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Replay (April 4/04)

As far as cinematic experiments go, Replay isn't half bad. The film consists solely of security camera footage, observed after a deadly robbery with two cops providing commentary. It doesn't always work - it's occasionally as exciting as watching, well, security camera footage - but at the movie's core is a genuinely intriguing mystery that the filmmakers invite us to try and solve before the detectives.

Replay gets off to a somewhat rocky start, though, as the idea of watching just security footage is initially jarring. The idea of the movie is that we're seeing exactly what the two investigating officers - Blu (Fisher Stevens) and Scotty (Michael Buscemi) - are looking at, while listening to them make various observations. The majority of the film consists of Blu and Scotty watching the robbery over and over again, except from different angles. This allows them - and us - to slowly piece together exactly what happened, and who the inside person was on the heist.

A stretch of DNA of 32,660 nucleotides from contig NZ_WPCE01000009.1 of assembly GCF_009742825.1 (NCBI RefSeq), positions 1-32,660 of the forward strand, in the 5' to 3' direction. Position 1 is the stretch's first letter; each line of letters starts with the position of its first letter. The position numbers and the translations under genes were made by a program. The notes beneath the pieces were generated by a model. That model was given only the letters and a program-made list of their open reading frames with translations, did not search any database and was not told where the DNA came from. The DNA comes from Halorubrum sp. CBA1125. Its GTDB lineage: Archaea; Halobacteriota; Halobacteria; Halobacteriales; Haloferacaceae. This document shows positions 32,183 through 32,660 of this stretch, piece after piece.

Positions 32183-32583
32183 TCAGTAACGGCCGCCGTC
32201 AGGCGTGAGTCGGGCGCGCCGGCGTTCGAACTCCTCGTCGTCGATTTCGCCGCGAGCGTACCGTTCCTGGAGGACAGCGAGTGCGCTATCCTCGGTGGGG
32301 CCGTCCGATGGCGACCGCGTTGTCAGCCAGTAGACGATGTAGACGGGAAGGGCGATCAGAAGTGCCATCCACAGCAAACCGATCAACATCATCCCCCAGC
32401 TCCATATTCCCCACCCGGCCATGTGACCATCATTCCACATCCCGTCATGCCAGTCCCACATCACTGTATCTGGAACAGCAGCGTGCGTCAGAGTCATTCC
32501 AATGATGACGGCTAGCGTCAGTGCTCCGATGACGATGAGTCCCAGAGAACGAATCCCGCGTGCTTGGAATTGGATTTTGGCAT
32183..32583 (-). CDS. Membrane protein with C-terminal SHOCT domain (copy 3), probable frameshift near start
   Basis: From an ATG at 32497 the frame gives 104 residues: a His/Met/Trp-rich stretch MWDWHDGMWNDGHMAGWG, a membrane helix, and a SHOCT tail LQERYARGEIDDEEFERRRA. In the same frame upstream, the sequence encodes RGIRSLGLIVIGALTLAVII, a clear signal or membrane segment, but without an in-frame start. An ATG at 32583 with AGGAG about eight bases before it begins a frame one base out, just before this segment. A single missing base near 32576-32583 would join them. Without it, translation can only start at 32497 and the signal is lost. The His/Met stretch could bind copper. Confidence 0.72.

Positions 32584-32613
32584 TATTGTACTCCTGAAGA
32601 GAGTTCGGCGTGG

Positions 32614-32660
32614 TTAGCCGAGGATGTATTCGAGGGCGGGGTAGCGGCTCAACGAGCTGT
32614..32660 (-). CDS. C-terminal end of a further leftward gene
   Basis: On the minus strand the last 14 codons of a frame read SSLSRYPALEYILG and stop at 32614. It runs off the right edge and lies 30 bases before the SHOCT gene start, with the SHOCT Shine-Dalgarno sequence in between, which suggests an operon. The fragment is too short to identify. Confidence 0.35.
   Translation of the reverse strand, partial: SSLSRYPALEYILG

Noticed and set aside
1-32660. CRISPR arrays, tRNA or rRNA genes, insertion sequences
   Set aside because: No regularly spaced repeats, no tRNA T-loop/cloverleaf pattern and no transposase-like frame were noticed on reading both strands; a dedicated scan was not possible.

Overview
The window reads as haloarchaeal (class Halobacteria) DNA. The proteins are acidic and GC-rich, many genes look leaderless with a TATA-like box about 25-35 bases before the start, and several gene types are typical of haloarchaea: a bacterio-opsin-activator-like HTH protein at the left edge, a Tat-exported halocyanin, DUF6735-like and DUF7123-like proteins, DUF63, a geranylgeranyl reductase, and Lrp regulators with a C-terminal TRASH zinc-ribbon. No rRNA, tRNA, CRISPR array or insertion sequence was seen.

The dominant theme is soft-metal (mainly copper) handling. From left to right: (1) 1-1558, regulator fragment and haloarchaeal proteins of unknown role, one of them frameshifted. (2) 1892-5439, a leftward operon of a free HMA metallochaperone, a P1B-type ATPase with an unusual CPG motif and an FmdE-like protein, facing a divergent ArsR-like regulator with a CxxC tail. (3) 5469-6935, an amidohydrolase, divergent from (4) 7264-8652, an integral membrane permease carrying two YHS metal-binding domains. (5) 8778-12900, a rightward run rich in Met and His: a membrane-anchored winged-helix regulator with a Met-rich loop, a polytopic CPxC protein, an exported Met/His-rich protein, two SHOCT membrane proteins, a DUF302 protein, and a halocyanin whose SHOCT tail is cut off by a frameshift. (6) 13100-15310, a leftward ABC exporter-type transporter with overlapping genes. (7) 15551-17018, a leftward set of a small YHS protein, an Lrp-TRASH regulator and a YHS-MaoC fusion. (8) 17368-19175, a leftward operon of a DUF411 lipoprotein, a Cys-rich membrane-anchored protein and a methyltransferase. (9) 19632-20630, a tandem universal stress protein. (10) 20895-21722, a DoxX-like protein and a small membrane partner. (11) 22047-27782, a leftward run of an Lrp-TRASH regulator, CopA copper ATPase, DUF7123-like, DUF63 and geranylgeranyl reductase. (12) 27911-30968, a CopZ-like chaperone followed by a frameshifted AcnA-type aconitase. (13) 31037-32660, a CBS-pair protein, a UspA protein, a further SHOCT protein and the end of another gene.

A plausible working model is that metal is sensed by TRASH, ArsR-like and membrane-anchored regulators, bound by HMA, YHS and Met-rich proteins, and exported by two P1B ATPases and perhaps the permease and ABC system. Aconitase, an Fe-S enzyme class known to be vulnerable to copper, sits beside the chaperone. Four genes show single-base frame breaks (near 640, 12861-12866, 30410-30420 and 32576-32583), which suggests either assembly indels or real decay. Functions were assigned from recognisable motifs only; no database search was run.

Director Lee Bonner (who co-wrote the script along with Sean Murphy) effectively sets up the situation for the audience, while the voice-over work from Stevens and Buscemi ensures that we always know what's going on. The robbery itself was evidently filmed using eight digital cameras simultaneously, and as such, the different point of views go together seamlessly. This is exactly the sort of movie that could've been damaged irreparably by lackluster editing, but Murphy proves to be quite adept in that area and does a nice job of keeping things coherent.

The problem with a movie like this, then, is that there aren't any characters for us to connect with. We hear the two cops talking about the case, with occasional references to their personal lives, but neither character ever becomes much more than a narrator. Ditto the onscreen figures, which are mostly spied doing their jobs, which makes it virtually impossible for them to develop as characters. The film's midsection suffers as a result, since it's too soon for Blu and Scotty to start showing us any substantive clues. The movie does, however, pick up in the last half hour, as the pieces of the mystery begin to fall into place.

In the end, Replay likely would've worked better as a short film, though the CSI crowd will surely get more of a kick out of the movie than the average viewer.

out of

© David Nusair